Plays, of course, are meant to be seen and not read, but it’s not always possible to see every play. They are not complete on the page, certainly in contemporary theatre where plays can be more collaboratively made than ever before. However, it encourages us (and hopefully others) to read more widely. For the third year, here is our #ReadaPlayaWeek initiative. And, as achieved in 2015, we shall try to choose 26 male playwrights and 26 female playwrights for our play choices.
Week 3: Pornography by Simon Stephens (2007)
I first came across Simon Stephens’ work (other than Curious Incident) when I was at university. I read some of the plays in his first collection, probably procrastinating from writing an essay at the time. I was struck by the mixture of grittiness and stage poetry in Bluebird, his ability to evocatively capture a time and place in Port that I thought I knew even though I might never have been there, and the concentration on intriguing and richly-drawn characters in his anti-Ayckbourn Christmas play, Christmas. My first visit to the Royal Court was to see his Birdland, a cracking play with a mercurial central performance from Andrew Scott and memorable production by Carrie Cracknell. In particular, being so interested in space, the moment where a character left the play via the fire exit at the back of the stage thus letting daylight flood into the auditorium was awesome.
Recently I’ve finished reading Pornography, about the London 7/7 bombings. It’s a testing play that, when read, makes you reflect on how you read plays and how you imagine them being staged.
The play is made up of seven scenes which can be performed in any order, although they are presented in the text going from scene seven to scene one. I should also say that the text I’m reading is out of a collection of Twenty-First Century British Plays edited by Aleks Sierz. The first six scenes (or last six?) focus on one or two people and their lives on or around 7/7. For example, in one scene we see a woman with a baby who feels ignored by her husband and who is under a lot of pressure from a big task at work. In another, we see an elderly woman possibly with dementia who feels under-appreciated by the university she writes for, and who has to walk home on the hot evening of 7/7. Of course, I don’t do justice to power of these scenes by sweeping over them in a couple of sentence. In fact, they are possibly two of the most quietly powerful and moving and focused scenes I’ve seen or read in a play. Let’s take the scene with the elderly woman for example. Her story is presented as a sort of internal monologue (although that’s not to say that’s how it would be in performance). Through providing careful insight into this woman’s life, Stephens captures a snapshot of the specifics of just one person’s day, which can then be placed against the bigger picture of the brutal events of that day and our memories of it, the enormity of London suddenly being remembered.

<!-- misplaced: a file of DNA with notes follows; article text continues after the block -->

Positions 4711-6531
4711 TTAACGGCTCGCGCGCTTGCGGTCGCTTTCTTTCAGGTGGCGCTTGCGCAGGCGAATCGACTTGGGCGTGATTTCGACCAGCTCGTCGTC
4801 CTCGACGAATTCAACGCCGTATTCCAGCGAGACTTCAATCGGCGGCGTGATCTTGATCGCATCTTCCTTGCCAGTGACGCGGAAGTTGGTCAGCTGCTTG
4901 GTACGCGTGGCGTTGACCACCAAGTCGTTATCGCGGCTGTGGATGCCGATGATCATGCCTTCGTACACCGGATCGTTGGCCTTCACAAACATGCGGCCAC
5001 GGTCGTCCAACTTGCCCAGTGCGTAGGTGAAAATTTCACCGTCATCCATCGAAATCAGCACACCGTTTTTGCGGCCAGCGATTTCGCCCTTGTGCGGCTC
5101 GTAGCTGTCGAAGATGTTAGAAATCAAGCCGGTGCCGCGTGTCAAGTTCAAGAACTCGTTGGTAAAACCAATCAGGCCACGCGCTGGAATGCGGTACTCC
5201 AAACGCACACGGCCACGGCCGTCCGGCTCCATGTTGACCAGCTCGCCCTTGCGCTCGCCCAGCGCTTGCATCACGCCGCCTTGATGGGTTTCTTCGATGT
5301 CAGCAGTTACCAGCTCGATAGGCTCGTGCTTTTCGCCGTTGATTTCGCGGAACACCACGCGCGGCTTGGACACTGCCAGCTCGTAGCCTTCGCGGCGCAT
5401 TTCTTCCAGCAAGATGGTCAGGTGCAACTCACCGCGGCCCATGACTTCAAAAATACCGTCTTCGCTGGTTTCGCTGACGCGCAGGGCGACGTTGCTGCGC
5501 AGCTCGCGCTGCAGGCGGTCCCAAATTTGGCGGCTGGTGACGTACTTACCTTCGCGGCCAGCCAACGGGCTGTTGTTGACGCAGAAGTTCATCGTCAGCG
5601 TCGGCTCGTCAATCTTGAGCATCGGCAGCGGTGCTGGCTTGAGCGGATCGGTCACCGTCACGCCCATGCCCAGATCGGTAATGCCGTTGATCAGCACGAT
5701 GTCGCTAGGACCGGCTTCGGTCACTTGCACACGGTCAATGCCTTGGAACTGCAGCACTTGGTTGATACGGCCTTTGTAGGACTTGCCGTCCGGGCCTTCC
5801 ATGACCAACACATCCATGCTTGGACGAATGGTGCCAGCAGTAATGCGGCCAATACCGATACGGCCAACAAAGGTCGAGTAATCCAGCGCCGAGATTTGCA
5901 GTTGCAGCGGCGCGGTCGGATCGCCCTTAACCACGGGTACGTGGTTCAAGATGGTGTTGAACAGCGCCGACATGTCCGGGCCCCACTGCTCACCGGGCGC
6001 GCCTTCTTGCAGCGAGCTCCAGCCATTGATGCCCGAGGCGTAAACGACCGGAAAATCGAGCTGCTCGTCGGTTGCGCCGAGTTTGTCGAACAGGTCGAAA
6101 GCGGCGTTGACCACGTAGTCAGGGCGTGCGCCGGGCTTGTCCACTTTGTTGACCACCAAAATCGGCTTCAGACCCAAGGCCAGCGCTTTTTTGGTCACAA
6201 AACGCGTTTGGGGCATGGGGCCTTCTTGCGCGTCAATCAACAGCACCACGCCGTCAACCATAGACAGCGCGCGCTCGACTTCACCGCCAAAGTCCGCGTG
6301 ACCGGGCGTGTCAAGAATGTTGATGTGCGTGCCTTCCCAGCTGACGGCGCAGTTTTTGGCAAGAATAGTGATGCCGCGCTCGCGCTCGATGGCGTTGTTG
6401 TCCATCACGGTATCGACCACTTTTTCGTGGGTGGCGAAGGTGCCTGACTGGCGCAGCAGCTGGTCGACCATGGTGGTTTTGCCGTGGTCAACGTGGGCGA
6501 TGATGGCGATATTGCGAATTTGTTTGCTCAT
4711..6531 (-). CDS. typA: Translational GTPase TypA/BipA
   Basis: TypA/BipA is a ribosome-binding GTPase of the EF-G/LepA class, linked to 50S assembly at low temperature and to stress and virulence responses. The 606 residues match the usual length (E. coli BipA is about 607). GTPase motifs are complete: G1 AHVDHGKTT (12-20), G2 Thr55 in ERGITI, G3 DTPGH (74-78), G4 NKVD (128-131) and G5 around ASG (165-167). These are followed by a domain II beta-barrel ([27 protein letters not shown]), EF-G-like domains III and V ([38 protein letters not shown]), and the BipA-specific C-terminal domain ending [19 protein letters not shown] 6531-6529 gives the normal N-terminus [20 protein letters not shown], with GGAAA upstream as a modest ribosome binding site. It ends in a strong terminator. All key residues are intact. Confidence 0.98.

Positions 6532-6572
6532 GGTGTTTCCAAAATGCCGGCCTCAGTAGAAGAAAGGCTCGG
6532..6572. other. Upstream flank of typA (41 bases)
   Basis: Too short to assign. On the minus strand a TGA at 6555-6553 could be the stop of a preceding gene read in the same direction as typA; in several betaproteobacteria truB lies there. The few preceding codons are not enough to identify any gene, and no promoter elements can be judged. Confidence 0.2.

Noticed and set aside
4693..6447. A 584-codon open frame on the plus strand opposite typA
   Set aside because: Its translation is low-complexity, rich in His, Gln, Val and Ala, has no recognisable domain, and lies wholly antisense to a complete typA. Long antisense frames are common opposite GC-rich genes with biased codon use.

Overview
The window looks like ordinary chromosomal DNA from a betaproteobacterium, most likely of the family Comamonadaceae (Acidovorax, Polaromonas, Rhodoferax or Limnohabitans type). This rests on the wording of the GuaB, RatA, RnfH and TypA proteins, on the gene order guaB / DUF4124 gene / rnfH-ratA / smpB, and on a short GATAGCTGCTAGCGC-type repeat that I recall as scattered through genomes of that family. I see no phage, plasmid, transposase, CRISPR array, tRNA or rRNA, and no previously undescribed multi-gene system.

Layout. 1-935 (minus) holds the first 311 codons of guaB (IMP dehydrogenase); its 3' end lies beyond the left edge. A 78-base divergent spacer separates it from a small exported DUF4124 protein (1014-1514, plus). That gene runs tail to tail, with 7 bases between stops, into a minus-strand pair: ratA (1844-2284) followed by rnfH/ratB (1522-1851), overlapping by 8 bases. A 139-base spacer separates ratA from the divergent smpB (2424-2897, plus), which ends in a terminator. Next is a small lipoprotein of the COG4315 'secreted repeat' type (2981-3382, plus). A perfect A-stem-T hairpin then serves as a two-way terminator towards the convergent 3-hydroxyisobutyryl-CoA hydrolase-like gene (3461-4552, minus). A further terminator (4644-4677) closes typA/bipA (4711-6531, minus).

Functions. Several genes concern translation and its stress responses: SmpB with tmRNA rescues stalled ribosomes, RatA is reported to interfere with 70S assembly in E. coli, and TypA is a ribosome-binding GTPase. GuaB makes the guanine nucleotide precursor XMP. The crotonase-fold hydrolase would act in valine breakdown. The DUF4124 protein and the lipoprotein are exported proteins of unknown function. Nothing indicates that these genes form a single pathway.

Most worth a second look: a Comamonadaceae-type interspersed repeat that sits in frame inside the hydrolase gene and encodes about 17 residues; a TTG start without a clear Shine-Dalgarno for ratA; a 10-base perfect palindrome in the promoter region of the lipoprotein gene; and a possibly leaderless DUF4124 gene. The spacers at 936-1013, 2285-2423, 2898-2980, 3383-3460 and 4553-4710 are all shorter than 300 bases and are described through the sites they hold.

If something links the scenes other than the events on 7/7, it is three feelings of togetherness in London that summer. One from the G8 Summit and Live 8 concerts, another from London winning the 2012 Olympics bid on 6th July. Stephens effectively captures that time with characters talking of car horns beeping in celebration and a vivid feeling of humanity connecting. When the elderly woman’s neighbour gives her a piece of BBQ chicken at the end of her scene, the neighbour is bemused. And although he may not say it we get the feeling that he’s doing it with a sense of mutual understanding. The bombings have possibly led to a connection and a small act of kindness between these two strangers.
There are two other scenes which are incredibly testing. One of them is scene four which focuses on one of the bomber’s journey into London. I found the scene so fascinating because it connects you on a very human and recognisable level at times (from references to the Upper Crust café at train stations or the Metro paper for example) to someone who we otherwise don’t connect with or understand. Towards the end of the scene (and I apologise for spoilers in this blog post) there’s the line: ‘Suddenly I feel lighter than I have felt in my whole life’. I read this bit of the play at about 1am also strangely feeling light, with my heart beating fast and my eyes watering as some sort of physical response to the writing. It’s a remarkable bit of writing. Theatre is a collective effort of course, and the sparsity of the stage directions in Pornography suggests that the play when performed has the potential to be a very collaborative piece of work. The full power of the play, then, isn’t got from just reading it but it’s testament to Stephens how the language effectively places you in these peoples’ lives.
Another thing which is fascinating about reading the play is that we don’t know most of the characters’ names or even who is speaking all the time. This really tests you, I found, how to imagine the play. Is it a man or a woman in this scene? Is he speaking this line or is she? Why does the gravelled driveway and front gate mentioned at the start of this scene make me think of a family man who is innocently involved in the 7/7 attacks rather than one of the bombers?
Stephens’ Pornography is a play I’ll revisit again, probably reading the scenes in a different order. It’s also a play which I’d definitely be interested in seeing to see how the director, designers and performers collaborate with Stephens’ script.